Piquant Bread Bar & Grill
349A George Street
New Brunswick, Middlesex County, New Jersey
By The Artful Diner
Special to nj.com
July 23, 2007
The Piquant Bread Bar & Grill -- By the way,
"Bar" refers to bread rather than alcoholic beverages, as the
restaurant is BYOB -- is unique in a number of ways. For starters,
chef/proprietor Kirti Rahi, a native of Delhi, India, spent 15 years as a
software engineer before realizing the dream of owning her own restaurant. And
this is one writer who is extremely happy that she finally left information
technology in the dust in order to pursue what is obviously her true calling.
Secondly, the cuisine is an exotic, eye-catching commingling of New Indian
and eclectic offerings bolstered by the highest quality organic produce and
all-natural kosher meats. But as Cervantes was quick to point out: "The
proof of the pudding is in the eating" -- and at Piquant the eating
is absolutely marvelous. Seldom have I encountered such magnificent interplays
of ingredients, such seamless gestalts of colors, tastes, and textures. And
while Indian food enjoys the reputation of often initiating fiery peristaltic
reprisals, the cuisine proffered here is subtle and sophisticated rather than
Finally, Piquant seems terribly misplaced. With its clean lines of
brown and gray, bare wooden tables, charming banquettes, and color-tinted glass
plates, Ms. Rahi's fine establishment has SoHo or Greenwich Village written all
over it. The restaurant exudes a comfortably cultured cosmopolitan aura, which
is totally at odds with the often less than appetizing human flora and fauna
usually seen parading up and down George Street. This is especially true when
Rutgers University is not in session and the absence of students and faculty
may be most keenly felt. And since Ms. Rahi draws a major portion of her
clientele from this particular social group, its conspicuous absence is
something of a double whammy.
But don't let the location dissuade you, as the food itself is worthy of a
pilgrimage. You begin, for example, with crunchy rice puffs paired with a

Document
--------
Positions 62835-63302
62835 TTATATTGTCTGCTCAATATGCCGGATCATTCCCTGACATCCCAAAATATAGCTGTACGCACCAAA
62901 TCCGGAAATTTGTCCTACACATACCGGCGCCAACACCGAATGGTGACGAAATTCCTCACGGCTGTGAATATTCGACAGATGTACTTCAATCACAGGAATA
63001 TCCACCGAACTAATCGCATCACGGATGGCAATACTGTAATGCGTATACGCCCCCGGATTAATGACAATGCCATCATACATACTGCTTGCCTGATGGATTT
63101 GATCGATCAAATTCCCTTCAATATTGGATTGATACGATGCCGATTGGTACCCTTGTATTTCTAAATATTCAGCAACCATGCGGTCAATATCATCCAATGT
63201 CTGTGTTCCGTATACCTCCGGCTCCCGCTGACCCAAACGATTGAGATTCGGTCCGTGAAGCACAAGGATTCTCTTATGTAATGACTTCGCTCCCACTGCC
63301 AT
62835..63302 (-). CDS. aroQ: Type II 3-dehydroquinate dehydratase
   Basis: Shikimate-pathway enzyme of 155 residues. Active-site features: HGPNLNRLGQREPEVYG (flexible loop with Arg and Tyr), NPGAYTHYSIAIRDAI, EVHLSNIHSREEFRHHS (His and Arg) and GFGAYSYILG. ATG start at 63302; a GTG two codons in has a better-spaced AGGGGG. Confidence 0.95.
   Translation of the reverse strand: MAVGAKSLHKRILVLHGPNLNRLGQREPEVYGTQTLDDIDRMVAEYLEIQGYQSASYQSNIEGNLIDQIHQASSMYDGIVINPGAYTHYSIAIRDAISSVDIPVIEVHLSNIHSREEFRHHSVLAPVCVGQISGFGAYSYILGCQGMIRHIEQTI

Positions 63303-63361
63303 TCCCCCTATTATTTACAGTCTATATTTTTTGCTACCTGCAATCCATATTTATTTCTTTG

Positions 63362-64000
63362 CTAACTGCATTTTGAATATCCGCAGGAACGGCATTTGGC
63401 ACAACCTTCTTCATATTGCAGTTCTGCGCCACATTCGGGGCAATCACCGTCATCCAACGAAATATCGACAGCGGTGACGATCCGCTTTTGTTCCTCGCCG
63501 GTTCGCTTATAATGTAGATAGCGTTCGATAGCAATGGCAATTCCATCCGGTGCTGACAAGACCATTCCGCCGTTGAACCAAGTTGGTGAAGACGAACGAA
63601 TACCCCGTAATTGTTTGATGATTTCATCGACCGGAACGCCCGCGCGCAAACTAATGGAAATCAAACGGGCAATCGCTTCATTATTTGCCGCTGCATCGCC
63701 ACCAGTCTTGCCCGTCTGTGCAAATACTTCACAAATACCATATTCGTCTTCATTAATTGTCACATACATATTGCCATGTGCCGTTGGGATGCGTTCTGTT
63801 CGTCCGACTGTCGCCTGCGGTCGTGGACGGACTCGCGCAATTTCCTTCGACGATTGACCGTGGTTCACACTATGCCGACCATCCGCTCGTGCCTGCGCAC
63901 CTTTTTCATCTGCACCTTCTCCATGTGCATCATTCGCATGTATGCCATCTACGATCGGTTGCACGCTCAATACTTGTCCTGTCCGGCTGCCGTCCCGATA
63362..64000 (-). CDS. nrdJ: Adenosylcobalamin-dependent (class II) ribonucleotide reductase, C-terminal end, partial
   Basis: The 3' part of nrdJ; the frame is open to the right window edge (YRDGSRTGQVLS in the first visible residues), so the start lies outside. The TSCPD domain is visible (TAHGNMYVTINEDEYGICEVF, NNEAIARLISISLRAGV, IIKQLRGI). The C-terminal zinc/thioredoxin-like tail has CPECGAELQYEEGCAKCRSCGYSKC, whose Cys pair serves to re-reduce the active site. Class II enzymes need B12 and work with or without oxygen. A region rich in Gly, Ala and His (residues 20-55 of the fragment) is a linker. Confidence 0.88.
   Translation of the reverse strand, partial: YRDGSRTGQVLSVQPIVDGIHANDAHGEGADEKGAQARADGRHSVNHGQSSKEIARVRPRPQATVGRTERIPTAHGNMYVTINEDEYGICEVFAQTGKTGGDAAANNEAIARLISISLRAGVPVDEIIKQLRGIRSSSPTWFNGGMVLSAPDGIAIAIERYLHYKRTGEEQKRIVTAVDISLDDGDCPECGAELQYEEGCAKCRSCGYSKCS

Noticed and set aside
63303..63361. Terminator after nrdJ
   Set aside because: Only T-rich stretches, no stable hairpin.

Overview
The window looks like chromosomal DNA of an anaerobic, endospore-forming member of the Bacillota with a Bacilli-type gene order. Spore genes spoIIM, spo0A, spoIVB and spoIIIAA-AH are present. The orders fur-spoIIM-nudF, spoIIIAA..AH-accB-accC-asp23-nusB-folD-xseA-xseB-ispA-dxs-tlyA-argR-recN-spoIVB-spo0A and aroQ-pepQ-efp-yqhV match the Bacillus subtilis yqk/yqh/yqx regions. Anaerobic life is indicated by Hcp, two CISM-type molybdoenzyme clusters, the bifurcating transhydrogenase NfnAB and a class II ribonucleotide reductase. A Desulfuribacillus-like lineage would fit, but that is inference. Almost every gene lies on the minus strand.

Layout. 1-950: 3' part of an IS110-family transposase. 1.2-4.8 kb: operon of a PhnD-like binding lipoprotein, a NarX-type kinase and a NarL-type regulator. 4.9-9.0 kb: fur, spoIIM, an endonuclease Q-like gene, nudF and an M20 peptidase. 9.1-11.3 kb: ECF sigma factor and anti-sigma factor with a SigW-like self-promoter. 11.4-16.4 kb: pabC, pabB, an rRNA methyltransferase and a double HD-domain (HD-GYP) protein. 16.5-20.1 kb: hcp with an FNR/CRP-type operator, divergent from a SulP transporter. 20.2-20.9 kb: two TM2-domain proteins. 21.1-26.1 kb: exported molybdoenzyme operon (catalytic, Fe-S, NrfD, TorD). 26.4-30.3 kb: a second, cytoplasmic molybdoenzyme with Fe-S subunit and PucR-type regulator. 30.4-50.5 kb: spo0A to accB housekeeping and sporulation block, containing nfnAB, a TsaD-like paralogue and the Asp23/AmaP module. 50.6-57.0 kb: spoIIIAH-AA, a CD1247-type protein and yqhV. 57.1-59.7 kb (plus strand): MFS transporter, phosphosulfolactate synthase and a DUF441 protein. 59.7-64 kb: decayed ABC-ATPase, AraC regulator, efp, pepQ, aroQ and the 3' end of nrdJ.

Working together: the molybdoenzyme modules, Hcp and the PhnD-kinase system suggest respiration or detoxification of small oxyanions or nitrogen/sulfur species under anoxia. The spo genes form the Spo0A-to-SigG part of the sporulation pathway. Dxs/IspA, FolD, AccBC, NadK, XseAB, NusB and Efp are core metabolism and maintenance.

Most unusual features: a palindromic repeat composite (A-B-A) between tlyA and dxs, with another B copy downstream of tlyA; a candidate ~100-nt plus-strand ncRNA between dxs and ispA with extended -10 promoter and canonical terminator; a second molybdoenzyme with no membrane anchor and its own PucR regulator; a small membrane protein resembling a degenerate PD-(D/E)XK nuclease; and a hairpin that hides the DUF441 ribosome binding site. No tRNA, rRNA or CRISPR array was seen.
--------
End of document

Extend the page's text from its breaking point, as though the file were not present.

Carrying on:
triptych of dipping sauces -- tamarind, apple, and cilantro/mint -- presented
in a blue-tinted rectangular triplex serving plate. Attractive to both the eye
and the palate, there's just enough pizzazz in the sauces to tantalize the
taste buds for the good things yet to come.
For seafood lovers, the fish tikka ($11.00), straight from the
tandoor oven, is the perfect opening move. Three wedges of moist, flaky white
fish are enlivened with a mango powder that holds just a hint of spice; and a
luscious julienne salad of carrot and jicama makes a marvelously soothing
travel companion. Also not to be missed, when it is offered as a daily special,
is the sumptuous salmon cake ($8.00). The ground fish is imbued with an
ingratiating blend of fresh herbs & spices, panko-crusted, and then pan
fried and served up with a wonderfully flavorful Meyer lemon chutney.
Another beautifully conceived julienne salad -- cucumber and red onion --
figures prominently in the daal poori ($9.00). This is a
not-to-be-missed vegan dish comprised of triangles of grilled flat bread filled
with roasted, exquisitely seasoned lentils. The complementary/contrasting blend
of tastes and textures is a mouth-watering revelation. And those who consider
vegan dishes incredibly dull should also check out the sprouted mung bean salad
($10.00). Diced tomatoes, red onion, and Granny Smith apples are tossed in a
light but totally engaging dressing and presented in a freshly baked papadum
bowl. As picture perfect as it is delicious.
Yet another highly recommended appetizer is the aloo papri ($8.00), a